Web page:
As Singapore prepares to host the 28th SEA Games 2015 in June this year, all eyes in the international marathon community will be fixed on our sunny island nation. Not only is former SEA Games marathon Gold winner Mok Ying Ren getting to compete on home ground territory, Singapore is doubling its chances of medal counts by sending a second representative in the same event.
At just 23 years old, Soh Rui Yong is the current national record holder of the 10,000m distance and in December 2014, he ran his first-ever marathon in 2:26:01, the second-fastest time set by a Singaporean for this distance. Rui Yong kindly took a moment out of his athletic and academic commitments to sit down with JustRunLah! for an interview, and shared with us his running story, his goals for the SEA Games, his advice to young aspiring athletes, and even his go-to recipe.
Read on for more details…
JustRunLah!: You are currently the national record holder of the 10,000m distance, and your first marathon attempt resulted in an impressive 2:26:01 finish, making you a shoo-in for the SEA games. What’s less discussed in the media, perhaps, is your running background. So tell us a bit about your running story. How did you get into running? How have you evolved on this journey as a runner?
Rui Yong: That depends on how you define running. I feel that running is something that everyone did as a kid, you know, as five or six-year-olds running around the playground. We ran more as children than we do as adults, so when people ask ‘why do you run?’, my question in return is ‘why did you stop?’. People have other things to do in life, and they become more sedentary when they start school or jobs. As kids, running was so fun, it’s something the human body was engineered to do, and we derived a lot of joy from running, and it’s sad that along the way, people lose that, and you see the negative consequences.
I was always running and being active, playing soccer, but I only started training as part of a school cross-country team in Hua Chong Institution (then known as The Chinese High School) when I was 13 in 2004. I joined the team but at that stage, I had no idea what serious training was all about. I went for training, but I didn’t know about nutrition, rest, etc. Sometimes, I wasn’t prepared. For example, I would play a game of soccer before training, and then wonder why I sucked so much at running that day, and it took me quite a while to realise that if you’re not well rested, and you’ve been running around for 2 hours before training, you are going to suffer cos your body is tired.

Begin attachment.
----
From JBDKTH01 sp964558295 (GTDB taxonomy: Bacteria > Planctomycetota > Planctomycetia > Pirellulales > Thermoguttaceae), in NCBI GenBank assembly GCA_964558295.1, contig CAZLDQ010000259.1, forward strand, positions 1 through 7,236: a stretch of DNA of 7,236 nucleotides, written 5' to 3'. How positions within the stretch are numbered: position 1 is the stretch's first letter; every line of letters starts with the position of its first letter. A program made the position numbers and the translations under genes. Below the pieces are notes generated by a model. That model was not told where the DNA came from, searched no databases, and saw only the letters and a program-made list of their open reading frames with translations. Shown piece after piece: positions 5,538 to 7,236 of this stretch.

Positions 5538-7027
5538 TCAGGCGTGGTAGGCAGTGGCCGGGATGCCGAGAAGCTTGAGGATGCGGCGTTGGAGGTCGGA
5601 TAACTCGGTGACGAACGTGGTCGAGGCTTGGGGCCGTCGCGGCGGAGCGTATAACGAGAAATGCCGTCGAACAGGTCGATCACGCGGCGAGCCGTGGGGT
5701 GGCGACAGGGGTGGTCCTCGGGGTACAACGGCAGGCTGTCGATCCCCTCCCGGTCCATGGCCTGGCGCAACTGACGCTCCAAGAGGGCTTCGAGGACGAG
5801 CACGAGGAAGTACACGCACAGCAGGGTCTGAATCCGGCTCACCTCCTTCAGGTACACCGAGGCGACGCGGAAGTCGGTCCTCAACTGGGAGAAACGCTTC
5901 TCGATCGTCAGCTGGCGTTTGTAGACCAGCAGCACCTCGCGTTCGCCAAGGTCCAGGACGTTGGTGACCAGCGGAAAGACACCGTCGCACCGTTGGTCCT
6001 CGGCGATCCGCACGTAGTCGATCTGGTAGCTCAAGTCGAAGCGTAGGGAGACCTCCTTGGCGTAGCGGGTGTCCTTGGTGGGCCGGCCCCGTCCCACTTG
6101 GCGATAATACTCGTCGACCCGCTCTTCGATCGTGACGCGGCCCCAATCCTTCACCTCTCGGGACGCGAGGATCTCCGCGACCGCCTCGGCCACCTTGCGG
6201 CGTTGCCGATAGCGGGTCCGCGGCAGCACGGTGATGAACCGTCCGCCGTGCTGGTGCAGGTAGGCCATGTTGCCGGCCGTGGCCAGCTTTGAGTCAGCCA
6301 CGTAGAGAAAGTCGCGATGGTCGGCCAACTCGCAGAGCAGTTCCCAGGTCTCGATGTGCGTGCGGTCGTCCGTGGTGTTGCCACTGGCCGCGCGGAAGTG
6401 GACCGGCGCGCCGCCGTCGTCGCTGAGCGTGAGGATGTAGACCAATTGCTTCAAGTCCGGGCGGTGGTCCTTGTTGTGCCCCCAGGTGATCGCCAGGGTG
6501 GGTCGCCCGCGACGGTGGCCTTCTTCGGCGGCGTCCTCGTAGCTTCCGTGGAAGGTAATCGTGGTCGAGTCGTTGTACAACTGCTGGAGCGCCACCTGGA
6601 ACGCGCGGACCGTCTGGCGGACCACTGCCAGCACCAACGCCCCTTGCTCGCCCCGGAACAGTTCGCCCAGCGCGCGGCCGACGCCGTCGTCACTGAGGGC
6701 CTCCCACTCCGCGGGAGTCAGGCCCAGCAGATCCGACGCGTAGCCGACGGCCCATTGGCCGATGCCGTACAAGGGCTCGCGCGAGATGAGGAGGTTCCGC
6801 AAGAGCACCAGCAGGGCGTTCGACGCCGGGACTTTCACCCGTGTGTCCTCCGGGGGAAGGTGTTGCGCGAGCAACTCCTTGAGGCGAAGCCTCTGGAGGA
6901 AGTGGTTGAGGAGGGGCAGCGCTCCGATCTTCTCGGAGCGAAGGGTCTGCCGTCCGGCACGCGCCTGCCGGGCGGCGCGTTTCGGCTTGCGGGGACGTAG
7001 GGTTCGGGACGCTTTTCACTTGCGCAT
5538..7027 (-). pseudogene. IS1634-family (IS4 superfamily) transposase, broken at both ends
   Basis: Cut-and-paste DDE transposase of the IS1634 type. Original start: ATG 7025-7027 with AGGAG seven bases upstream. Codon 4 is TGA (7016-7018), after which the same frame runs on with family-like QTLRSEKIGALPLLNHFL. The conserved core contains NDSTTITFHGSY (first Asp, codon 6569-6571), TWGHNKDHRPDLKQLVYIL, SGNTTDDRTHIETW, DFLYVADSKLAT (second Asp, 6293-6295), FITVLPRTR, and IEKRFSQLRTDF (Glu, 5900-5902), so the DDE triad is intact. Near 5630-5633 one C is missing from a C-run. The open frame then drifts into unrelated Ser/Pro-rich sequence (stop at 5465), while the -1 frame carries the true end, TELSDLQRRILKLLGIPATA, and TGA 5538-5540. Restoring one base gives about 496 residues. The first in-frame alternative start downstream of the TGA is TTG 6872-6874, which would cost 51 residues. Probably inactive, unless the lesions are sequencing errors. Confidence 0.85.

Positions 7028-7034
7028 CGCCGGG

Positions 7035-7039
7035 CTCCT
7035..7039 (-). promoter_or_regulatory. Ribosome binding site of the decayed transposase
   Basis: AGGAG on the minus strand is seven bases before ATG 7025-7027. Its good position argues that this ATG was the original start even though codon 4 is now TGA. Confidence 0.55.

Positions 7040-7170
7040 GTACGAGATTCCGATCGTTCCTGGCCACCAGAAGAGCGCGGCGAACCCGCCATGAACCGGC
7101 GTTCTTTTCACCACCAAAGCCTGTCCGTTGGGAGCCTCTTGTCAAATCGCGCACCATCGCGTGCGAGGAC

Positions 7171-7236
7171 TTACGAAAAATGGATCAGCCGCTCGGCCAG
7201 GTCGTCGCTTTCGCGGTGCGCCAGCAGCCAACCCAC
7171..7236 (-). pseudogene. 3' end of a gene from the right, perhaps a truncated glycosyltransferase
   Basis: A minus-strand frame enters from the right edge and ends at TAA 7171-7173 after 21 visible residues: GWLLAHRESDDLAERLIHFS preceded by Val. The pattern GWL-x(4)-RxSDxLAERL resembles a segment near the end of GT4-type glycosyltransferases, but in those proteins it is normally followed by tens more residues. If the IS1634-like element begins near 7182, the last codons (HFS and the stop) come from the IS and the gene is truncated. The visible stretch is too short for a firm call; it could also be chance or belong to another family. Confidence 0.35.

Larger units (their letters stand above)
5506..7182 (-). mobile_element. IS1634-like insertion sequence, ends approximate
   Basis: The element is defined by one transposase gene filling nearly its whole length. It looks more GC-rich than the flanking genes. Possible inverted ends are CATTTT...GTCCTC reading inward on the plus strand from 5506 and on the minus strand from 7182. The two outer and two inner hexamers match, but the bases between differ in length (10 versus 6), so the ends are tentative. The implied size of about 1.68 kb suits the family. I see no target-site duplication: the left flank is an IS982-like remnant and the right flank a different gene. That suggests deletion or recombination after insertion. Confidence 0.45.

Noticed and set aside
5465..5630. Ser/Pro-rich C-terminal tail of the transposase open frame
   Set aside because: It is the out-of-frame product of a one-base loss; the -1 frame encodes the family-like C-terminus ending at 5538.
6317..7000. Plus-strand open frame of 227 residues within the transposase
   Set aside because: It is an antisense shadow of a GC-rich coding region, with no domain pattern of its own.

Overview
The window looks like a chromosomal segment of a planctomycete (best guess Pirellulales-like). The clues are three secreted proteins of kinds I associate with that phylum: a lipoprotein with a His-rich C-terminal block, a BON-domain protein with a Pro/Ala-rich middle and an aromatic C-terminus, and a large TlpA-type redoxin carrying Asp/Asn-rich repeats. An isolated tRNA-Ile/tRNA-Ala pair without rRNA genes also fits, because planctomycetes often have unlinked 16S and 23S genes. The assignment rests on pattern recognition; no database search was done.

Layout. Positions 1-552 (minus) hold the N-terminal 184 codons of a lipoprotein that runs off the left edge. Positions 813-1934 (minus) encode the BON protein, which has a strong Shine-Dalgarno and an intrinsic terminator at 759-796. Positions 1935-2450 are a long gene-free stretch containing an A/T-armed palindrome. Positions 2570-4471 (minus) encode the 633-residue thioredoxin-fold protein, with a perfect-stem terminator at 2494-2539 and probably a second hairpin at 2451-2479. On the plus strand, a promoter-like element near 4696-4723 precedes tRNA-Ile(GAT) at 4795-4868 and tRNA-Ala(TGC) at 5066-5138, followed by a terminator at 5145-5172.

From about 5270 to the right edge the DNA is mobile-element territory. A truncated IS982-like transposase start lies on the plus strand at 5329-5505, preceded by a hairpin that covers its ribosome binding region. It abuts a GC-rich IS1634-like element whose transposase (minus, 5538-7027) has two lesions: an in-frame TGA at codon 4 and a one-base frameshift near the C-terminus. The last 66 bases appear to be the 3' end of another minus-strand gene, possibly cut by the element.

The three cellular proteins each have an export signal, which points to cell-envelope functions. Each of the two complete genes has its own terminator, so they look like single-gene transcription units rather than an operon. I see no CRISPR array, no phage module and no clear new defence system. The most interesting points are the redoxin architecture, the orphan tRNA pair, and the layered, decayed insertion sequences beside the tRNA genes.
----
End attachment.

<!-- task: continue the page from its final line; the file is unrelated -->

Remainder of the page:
I was never part of a soccer team but I played a lot of void deck soccer, during recess and after school. I was pretty nuts about soccer when I was in primary school! We always had kampong-style playground soccer competitions – that’s how I did a lot of running when I grew up, and it probably gave me a good base.
When I started at Raffles Junior College at 16, I decided that I was reasonably good at running, and gradually became more involved in it. I structured my life around training, and showed up ready to go. Once I became more competitive and serious in my head, I decided I stood a chance in the national championships or in the top 3… something special.
If there was one thing I wanted to do well, I stood a chance in this one craft, so I went into JC and started with a new coach, Mr Steven Quek, whom I would say is the most accomplished JC coach in the Singapore school system. He was a very strict coach, and many athletes couldn’t handle his tough love approach, but he produces results and he pushes you really hard. He didn’t just help me become a better runner; he made me more serious in the classroom as well.
I was a bit of a trouble-maker in school. Once I threw a toy cockroach in class to scare the girls, and it landed on the teachers table. Mr Steven Quek heard about it and got so upset I wasn’t paying attention in class, he told me ‘I don’t just want you to be a good runner, I want you to be a good student as well, so if you’re going to do stuff like that, I will not allow you to train with us.’ I thought, to be a good runner, it looks like I need to behave as well!
I didn’t really understand it then, but now I realise if your life is in order, you’re going to be a better runner. The discipline you apply in running can be applied to many other aspects in life, so the more disciplined I became in class, the better I became on the track, and that confidence translated into other aspects of life and it became a cycle. I’m glad I bought into this one passion that keeps my life together.